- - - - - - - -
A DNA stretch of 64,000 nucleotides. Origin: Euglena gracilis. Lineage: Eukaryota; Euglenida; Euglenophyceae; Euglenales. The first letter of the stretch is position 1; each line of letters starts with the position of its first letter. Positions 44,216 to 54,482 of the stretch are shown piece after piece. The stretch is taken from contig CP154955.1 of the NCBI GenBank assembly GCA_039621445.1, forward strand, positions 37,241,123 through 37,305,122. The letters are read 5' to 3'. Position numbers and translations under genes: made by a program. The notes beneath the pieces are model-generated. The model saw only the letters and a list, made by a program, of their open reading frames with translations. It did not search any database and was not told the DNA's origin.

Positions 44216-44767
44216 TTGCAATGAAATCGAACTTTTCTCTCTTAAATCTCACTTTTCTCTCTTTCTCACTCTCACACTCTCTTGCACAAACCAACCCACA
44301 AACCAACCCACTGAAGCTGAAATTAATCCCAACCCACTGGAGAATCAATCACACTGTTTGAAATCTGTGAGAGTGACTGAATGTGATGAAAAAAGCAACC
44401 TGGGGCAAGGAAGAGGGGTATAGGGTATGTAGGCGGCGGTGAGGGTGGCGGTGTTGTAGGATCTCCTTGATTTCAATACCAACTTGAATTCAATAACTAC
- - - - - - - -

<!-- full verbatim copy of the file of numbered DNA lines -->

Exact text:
A DNA stretch of 64,000 nucleotides. Origin: Euglena gracilis. Lineage: Eukaryota; Euglenida; Euglenophyceae; Euglenales. The first letter of the stretch is position 1; each line of letters starts with the position of its first letter. Positions 44,216 to 54,482 of the stretch are shown piece after piece. The stretch is taken from contig CP154955.1 of the NCBI GenBank assembly GCA_039621445.1, forward strand, positions 37,241,123 through 37,305,122. The letters are read 5' to 3'. Position numbers and translations under genes: made by a program. The notes beneath the pieces are model-generated. The model saw only the letters and a list, made by a program, of their open reading frames with translations. It did not search any database and was not told the DNA's origin.

Positions 44216-44767
44216 TTGCAATGAAATCGAACTTTTCTCTCTTAAATCTCACTTTTCTCTCTTTCTCACTCTCACACTCTCTTGCACAAACCAACCCACA
44301 AACCAACCCACTGAAGCTGAAATTAATCCCAACCCACTGGAGAATCAATCACACTGTTTGAAATCTGTGAGAGTGACTGAATGTGATGAAAAAAGCAACC
44401 TGGGGCAAGGAAGAGGGGTATAGGGTATGTAGGCGGCGGTGAGGGTGGCGGTGTTGTAGGATCTCCTTGATTTCAATACCAACTTGAATTCAATAACTAC